Over the last year, a tremendous increase in the amount of ETF education has significantly reduced the likelihood of misuse by professional or amateur investors. By now, hopefully everyone knows that the United States Natural Gas Fund (NYSEARCA:UNG) doesn’t actually buy and hold natural gas and that USO’s underlying assets don’t include barrels of crude oil.
But still, the research done by many ETF investors stops at the fund’s name, and perhaps a cursory look at the expense ratio. While the transparency and simplicity of most ETFs allow investors to get away with going light on the diligence, this doesn’t always hold true. Below, we take a look under the hoods of five ETFs to discover some surprising nuances about a number of exchange-traded funds.
4. The Truth About “Country-Specific” ETFs
The rise of the ETF industry has allegedly brought nearly every corner of the globe within reach of millions of investors. With country-specific funds targeting nearly every imaginable location, ETFs have been praised as a revolutionary new portfolio tool that allows investment in dozens of economies. Unfortunately, this is only half true. Most international ETFs are dominated by mega-cap companies that generate their revenues from around the world and just happen to be headquartered in a certain country. An investment in Toyota (NYSE:TM) and Honda (NYSE:HMC) through a Japan ETF doesn’t provide exposure to the local Japanese economy, as these stocks be impacted more significantly by a change in U.S. consumer habits than economic growth in Japan.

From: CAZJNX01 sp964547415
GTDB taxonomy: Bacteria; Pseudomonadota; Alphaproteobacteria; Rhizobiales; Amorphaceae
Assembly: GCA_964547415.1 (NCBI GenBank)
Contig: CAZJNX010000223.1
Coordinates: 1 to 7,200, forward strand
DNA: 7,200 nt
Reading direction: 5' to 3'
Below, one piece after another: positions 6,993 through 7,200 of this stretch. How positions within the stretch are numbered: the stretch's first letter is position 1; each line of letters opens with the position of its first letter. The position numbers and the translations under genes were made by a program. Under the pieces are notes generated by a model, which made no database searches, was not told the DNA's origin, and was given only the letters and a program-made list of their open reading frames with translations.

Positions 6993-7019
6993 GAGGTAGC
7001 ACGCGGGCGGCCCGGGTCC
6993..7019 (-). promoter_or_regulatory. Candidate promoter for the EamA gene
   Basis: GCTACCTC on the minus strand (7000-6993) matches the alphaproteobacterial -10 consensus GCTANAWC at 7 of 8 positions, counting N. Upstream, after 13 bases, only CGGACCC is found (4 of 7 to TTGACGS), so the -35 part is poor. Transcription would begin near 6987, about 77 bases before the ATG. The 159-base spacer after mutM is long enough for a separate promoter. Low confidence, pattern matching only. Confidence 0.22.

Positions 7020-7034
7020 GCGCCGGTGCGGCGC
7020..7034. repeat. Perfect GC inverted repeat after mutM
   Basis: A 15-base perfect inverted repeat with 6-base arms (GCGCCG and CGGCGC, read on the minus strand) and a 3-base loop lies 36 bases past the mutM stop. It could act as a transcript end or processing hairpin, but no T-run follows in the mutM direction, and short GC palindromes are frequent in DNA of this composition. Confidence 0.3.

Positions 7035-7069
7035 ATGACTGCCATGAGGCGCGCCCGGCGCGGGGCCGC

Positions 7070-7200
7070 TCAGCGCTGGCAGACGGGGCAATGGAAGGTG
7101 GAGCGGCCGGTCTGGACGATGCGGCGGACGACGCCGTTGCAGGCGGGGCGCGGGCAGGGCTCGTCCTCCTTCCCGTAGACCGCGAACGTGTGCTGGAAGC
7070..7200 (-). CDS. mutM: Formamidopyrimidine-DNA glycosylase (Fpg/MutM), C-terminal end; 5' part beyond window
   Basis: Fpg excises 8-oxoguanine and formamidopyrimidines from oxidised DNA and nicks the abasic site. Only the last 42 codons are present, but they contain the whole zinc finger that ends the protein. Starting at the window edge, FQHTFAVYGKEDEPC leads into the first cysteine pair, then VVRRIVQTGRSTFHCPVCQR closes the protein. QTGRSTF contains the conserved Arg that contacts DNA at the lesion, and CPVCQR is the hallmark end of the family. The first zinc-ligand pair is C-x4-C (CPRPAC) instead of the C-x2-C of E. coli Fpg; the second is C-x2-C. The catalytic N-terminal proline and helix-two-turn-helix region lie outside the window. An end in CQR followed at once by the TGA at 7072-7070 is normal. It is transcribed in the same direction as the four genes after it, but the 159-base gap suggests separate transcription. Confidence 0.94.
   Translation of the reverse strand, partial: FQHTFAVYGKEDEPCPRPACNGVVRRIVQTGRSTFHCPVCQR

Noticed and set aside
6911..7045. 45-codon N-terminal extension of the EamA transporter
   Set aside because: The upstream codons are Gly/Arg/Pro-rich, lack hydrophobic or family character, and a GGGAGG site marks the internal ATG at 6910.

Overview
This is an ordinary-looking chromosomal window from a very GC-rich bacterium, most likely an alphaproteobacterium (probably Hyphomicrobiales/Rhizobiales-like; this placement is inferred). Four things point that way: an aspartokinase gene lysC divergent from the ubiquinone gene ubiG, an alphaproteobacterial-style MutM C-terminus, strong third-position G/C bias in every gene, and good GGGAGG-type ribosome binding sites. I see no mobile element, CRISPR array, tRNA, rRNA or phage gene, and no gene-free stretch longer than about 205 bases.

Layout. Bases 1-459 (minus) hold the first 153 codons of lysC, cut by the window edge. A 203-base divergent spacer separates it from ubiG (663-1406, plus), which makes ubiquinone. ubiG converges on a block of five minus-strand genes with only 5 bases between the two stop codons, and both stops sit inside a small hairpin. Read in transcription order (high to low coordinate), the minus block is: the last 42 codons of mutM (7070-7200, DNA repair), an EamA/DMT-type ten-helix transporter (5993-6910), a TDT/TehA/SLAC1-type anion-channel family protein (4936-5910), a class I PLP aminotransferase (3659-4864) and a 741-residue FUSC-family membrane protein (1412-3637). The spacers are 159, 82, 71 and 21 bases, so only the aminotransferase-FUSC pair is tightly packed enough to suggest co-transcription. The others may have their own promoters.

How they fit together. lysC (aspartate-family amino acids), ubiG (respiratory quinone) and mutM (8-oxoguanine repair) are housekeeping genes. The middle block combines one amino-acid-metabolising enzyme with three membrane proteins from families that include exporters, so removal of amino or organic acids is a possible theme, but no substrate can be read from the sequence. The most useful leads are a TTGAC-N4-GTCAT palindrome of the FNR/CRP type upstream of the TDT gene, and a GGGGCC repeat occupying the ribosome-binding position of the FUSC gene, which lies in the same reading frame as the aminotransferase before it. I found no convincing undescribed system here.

The iShares MSCI Spain Index Fund (NYSEARCA:EWP) is a good example. Banco Santander (STD) and Telefonica (NYSE:TEF), two of the largest publicly-traded Spanish companies, account for about 23% and 18% of EWP, respectively. Banco Santander generates only about 26% of its profit from Spain, with South America (36%) and the United Kingdom (16%) accounting for more than half of earnings. Less than 45% of Telefonica’s profit comes from Spain, as again Latin America (40%) and Europe (17%) account for significant portions of operations.
There’s nothing faulty or deceptive about international equity ETFs, but investors should be aware of the limitations imposed by the mega-cap focus, and the significant differences in risk and return profiles between these ETFs and small-cap international funds (as detailed in this analysis).
3. The “BRIC-HIC” ETF
Investors usually seek out BRIC ETFs as a way to gain exposure to four of the world’s fastest-growing emerging markets. So it may be a bit surprising that about 14% of the iShares MSCI BRIC Index Fund (NYSEARCA:BKF) is allocated to Hong Kong, recognized as a developed market by most major index providers and economists.
But BKF’s surprises don’t stop there.
Most investors recognize the BRIC bloc of countries as consisting of Brazil, Russia, India, and China, so they may be a bit perplexed as to why BKF maintains exposure to a different “IC” combo–Ireland and the Cayman Islands. The allocations to these countries are minor–less than 1% in aggregate–but a dilution of true emerging markets exposure nevertheless.